Liability vs. Full Coverage Car Insurance Which Is Better

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Trying to understand which is better, liability vs. full coverage car insurance, helps you select the best alternative for your vehicle and your budget. Liability car insurance pays for injuries or property loss expenses to other people while you are driving. Meanwhile, full coverage insurance covers liability insurance and other policies to cover you and other drivers on the road.

Liability vs. Full Coverage Car Insurance Which Is Better

Most states have minimum requirements for auto insurance, as they are often restricted to only liability coverage. However, a comprehensive coverage policy is optional. In this article, we will define liability vs. full coverage with car insurance and determine which is better. Furthermore, when you are ready to get car insurance, it’s crucial to compare rates from different car insurance providers.

What is Liability Car Insurance

Liability car insurance is a type of auto insurance that will cover the costs of any injuries and damages sustained by other drivers and passengers in an accident if it is found that you were at fault. If you cause an accident, your insurance policy’s liability coverage will cover the other driver’s and passengers’ medical costs.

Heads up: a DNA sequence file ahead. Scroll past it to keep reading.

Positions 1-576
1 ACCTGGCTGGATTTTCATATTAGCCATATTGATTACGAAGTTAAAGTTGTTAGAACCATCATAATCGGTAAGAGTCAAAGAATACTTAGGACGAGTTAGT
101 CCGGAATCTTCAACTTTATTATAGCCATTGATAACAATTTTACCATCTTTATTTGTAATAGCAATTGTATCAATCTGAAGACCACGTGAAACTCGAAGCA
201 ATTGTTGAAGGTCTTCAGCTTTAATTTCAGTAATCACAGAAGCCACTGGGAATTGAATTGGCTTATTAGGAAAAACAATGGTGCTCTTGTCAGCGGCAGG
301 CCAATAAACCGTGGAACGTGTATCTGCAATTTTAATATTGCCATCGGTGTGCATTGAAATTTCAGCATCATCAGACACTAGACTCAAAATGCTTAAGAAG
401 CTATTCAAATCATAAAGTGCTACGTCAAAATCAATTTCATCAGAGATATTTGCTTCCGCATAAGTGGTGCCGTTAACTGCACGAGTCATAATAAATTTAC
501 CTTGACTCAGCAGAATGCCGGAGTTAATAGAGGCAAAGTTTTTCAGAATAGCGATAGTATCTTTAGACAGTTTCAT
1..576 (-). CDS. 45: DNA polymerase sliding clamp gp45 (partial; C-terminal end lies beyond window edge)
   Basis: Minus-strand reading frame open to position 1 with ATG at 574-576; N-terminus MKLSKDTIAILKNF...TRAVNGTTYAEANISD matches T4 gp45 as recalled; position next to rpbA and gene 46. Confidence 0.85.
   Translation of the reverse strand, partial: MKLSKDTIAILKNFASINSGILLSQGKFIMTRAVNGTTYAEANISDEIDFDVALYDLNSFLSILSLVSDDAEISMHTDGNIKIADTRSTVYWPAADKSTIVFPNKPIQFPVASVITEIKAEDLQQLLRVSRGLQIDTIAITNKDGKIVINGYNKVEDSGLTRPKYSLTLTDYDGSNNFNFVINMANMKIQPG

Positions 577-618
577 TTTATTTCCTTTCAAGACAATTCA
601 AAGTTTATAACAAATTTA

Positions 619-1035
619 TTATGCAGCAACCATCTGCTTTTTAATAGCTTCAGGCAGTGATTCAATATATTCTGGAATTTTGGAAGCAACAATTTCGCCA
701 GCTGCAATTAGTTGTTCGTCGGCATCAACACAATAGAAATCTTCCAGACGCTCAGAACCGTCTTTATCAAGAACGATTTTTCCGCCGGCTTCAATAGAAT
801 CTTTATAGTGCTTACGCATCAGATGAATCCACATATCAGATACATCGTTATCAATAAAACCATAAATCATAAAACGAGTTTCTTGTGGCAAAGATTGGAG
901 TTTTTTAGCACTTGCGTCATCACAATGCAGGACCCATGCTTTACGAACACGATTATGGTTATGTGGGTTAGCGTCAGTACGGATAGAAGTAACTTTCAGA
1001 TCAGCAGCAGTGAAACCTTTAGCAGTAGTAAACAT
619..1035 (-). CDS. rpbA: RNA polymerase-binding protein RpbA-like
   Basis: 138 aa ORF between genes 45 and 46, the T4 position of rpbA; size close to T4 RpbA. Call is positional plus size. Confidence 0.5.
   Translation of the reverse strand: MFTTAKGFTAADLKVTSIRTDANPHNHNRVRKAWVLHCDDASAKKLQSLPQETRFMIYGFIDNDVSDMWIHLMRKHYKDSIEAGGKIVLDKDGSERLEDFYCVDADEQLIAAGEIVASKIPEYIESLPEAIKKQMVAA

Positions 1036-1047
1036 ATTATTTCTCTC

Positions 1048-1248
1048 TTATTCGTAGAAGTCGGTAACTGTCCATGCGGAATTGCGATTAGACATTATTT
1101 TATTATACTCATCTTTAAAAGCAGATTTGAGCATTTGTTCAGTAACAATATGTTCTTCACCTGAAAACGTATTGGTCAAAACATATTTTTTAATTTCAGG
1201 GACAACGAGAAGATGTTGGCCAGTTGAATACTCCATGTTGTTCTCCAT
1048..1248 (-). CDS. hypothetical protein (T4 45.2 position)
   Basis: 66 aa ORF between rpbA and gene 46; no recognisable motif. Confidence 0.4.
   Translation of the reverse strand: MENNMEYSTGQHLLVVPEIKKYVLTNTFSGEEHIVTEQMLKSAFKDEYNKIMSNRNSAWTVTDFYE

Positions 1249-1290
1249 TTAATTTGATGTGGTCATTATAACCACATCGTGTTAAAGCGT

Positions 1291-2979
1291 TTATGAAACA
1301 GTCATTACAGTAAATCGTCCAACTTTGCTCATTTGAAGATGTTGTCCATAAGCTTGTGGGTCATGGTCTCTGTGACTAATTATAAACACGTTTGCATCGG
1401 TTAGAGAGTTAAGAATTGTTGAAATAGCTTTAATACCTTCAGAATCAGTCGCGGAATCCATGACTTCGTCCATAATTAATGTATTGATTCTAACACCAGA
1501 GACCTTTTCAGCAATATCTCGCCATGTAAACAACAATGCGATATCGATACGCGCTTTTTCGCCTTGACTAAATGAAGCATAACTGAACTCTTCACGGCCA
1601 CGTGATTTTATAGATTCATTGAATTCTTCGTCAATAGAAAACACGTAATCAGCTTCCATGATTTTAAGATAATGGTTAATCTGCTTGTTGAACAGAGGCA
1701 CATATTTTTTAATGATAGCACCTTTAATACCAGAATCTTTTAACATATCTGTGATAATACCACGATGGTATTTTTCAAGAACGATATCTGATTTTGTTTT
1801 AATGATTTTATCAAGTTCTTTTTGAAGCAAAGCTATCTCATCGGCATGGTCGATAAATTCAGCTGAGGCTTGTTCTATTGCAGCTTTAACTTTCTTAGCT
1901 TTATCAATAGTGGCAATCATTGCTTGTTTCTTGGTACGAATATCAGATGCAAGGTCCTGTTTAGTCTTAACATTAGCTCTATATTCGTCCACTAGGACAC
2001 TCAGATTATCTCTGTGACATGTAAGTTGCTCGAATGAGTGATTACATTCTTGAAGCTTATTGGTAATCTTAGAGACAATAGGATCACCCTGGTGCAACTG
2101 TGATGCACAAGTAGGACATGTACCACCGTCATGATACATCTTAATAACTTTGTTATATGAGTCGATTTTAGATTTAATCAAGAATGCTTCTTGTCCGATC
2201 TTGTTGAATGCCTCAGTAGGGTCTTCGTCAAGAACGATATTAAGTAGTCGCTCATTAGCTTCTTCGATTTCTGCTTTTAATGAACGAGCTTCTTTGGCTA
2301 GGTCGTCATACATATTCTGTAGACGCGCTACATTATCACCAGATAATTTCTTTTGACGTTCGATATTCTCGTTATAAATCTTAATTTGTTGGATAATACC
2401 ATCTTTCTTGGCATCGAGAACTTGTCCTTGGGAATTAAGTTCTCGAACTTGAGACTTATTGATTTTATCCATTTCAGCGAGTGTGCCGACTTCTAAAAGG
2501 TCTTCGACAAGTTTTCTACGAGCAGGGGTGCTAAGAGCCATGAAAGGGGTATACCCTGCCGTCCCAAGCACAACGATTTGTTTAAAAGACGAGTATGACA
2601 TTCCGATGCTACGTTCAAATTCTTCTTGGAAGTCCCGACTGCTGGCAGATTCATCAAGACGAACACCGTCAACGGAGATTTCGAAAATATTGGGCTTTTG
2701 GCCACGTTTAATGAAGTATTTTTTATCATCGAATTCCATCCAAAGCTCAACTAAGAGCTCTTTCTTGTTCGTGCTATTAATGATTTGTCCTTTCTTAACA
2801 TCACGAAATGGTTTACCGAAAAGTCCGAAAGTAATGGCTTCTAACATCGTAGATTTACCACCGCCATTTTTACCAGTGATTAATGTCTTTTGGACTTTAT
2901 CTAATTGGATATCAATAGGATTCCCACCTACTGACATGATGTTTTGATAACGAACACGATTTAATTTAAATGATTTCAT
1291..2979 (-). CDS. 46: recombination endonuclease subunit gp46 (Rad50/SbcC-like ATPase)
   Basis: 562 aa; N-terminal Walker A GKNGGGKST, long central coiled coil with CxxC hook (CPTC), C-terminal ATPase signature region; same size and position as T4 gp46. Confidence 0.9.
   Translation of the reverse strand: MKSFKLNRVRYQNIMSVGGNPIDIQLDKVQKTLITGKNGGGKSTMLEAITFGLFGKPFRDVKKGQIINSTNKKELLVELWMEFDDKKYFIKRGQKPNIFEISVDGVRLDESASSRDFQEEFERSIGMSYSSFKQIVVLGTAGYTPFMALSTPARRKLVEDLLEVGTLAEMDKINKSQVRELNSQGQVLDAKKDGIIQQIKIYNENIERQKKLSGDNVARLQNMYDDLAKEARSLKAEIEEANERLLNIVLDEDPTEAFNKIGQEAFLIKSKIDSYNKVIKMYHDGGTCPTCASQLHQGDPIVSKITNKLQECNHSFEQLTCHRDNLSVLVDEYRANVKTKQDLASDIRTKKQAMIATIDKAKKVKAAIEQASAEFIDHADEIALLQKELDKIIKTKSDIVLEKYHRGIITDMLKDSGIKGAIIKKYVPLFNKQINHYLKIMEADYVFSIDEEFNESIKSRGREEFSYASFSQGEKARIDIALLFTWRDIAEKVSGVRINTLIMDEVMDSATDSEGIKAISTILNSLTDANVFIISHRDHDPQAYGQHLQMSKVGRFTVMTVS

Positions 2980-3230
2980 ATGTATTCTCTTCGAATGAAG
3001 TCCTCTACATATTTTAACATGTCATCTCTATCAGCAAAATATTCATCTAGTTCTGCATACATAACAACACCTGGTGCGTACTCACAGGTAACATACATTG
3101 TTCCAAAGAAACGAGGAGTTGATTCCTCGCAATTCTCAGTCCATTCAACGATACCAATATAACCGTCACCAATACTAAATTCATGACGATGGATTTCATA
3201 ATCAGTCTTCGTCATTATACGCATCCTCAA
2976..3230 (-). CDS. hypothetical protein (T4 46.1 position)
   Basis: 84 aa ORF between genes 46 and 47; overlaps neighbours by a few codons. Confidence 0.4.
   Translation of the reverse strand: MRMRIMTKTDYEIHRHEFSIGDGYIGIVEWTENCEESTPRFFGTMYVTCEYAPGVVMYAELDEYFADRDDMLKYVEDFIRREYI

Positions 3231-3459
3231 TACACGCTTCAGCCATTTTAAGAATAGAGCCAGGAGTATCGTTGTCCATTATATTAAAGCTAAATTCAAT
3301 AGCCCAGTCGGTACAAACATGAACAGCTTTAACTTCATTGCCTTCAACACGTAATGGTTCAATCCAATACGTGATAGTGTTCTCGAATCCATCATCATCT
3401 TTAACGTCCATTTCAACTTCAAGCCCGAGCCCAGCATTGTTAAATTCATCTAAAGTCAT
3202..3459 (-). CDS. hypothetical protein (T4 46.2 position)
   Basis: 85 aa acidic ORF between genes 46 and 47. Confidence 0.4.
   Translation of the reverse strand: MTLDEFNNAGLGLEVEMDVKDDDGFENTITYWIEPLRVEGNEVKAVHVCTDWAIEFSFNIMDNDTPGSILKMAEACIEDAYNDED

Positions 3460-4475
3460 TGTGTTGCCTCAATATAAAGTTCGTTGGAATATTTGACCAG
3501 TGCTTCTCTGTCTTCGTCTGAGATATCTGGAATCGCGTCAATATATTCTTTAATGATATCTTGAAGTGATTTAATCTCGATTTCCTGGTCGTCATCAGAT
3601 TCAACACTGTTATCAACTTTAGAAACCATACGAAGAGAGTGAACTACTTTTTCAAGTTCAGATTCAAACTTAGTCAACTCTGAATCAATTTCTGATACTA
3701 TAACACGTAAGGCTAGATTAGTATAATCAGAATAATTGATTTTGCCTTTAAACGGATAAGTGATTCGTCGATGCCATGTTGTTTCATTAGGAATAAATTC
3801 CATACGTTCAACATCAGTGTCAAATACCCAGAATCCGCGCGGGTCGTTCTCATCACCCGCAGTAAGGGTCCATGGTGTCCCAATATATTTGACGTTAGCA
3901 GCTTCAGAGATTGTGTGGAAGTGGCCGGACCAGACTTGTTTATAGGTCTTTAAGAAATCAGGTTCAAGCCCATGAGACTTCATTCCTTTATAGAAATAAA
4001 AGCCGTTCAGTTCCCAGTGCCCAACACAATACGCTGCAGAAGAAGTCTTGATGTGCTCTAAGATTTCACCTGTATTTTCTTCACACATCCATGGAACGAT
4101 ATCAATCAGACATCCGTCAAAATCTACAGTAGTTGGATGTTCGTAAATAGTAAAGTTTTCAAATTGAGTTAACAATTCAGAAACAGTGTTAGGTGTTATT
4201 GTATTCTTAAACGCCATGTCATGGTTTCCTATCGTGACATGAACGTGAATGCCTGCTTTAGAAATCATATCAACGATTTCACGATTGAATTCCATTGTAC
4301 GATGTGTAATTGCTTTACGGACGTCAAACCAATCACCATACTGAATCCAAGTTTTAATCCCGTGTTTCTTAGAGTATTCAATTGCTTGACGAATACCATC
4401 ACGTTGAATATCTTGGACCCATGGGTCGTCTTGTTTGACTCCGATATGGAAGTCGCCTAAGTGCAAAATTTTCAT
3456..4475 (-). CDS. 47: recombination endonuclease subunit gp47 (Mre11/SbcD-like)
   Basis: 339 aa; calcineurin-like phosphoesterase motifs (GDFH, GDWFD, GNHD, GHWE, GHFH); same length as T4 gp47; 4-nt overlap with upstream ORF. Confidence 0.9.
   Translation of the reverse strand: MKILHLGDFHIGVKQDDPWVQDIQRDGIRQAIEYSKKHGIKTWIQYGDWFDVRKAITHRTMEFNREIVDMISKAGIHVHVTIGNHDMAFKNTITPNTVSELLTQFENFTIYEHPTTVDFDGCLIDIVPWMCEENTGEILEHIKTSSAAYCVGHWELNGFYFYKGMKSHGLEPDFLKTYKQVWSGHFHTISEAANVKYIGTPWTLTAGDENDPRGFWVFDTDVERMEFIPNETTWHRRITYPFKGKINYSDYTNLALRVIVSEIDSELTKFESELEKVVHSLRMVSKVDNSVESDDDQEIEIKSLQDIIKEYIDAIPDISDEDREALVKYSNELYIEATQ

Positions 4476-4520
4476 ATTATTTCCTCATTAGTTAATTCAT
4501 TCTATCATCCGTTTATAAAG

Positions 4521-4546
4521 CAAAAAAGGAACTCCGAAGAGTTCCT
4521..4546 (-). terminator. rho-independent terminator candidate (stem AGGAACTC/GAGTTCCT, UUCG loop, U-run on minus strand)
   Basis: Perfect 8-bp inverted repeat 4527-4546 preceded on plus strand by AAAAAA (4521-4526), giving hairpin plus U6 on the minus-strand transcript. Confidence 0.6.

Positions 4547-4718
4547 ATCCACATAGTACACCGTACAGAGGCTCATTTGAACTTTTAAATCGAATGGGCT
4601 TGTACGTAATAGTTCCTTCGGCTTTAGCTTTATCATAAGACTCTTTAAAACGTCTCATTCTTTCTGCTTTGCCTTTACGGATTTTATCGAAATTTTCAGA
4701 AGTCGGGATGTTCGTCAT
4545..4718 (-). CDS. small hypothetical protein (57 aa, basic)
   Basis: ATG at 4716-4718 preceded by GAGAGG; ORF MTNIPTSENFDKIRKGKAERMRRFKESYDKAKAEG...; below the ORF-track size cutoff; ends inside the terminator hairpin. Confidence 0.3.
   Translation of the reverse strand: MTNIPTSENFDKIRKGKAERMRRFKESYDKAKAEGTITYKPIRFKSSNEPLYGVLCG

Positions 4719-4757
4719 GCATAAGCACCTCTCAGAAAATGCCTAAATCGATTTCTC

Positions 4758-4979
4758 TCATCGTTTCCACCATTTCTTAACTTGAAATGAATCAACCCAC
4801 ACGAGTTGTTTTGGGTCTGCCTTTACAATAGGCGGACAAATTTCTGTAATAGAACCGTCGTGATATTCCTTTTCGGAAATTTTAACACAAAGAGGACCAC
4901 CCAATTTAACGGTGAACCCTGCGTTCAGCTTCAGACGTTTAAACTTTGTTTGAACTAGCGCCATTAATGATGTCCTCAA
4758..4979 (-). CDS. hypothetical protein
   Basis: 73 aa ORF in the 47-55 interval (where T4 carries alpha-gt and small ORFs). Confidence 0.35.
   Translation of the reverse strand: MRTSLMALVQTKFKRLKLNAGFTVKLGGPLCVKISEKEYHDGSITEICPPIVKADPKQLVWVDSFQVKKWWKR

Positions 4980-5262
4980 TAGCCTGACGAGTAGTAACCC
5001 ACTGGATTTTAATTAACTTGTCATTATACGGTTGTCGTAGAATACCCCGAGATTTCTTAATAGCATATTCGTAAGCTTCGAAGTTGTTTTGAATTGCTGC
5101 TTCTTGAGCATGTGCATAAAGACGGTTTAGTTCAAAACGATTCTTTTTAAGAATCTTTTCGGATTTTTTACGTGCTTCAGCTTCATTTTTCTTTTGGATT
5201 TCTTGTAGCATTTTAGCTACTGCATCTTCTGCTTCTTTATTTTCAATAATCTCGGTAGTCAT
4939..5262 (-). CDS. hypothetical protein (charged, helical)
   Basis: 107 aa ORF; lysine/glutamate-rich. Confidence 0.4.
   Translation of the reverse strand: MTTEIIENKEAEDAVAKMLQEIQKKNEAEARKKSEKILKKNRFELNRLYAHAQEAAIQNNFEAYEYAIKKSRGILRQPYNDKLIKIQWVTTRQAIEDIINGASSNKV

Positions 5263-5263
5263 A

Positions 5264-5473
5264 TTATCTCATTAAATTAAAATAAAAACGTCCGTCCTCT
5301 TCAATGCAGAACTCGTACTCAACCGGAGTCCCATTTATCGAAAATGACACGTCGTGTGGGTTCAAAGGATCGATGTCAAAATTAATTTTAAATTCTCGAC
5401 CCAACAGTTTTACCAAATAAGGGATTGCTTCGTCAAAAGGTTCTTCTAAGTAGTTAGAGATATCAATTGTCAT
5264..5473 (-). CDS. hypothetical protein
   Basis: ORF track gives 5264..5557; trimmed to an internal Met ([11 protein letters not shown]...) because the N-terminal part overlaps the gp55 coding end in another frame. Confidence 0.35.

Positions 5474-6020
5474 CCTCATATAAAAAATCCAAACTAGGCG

However, you will be responsible for any further costs. This covers the expense of replacing your damaged automobile, paying for medical care for any injuries you or your passengers may have, and renting a vehicle while you are without one.

What Does Liability Car Insurance Cover

Liability Auto insurance is categorized into two types, including bodily injury liability and property damage liability. Moreover, when you are determined to be at fault for an accident, both forms of coverage reimburse the costs incurred by the other motorist.

Bodily injury liability

This covers damages incurred in an accident that result in medical expenses for one or more injured parties, lost wages, legal costs in the event of a lawsuit, and pain and suffering.

Property damage liability

Property damage provides coverage if you cause an accident that results in expenses for replacing or repairing damaged property. This includes a mailbox or car. Moreover, if you are arrested, this coverage will cover your defense in court.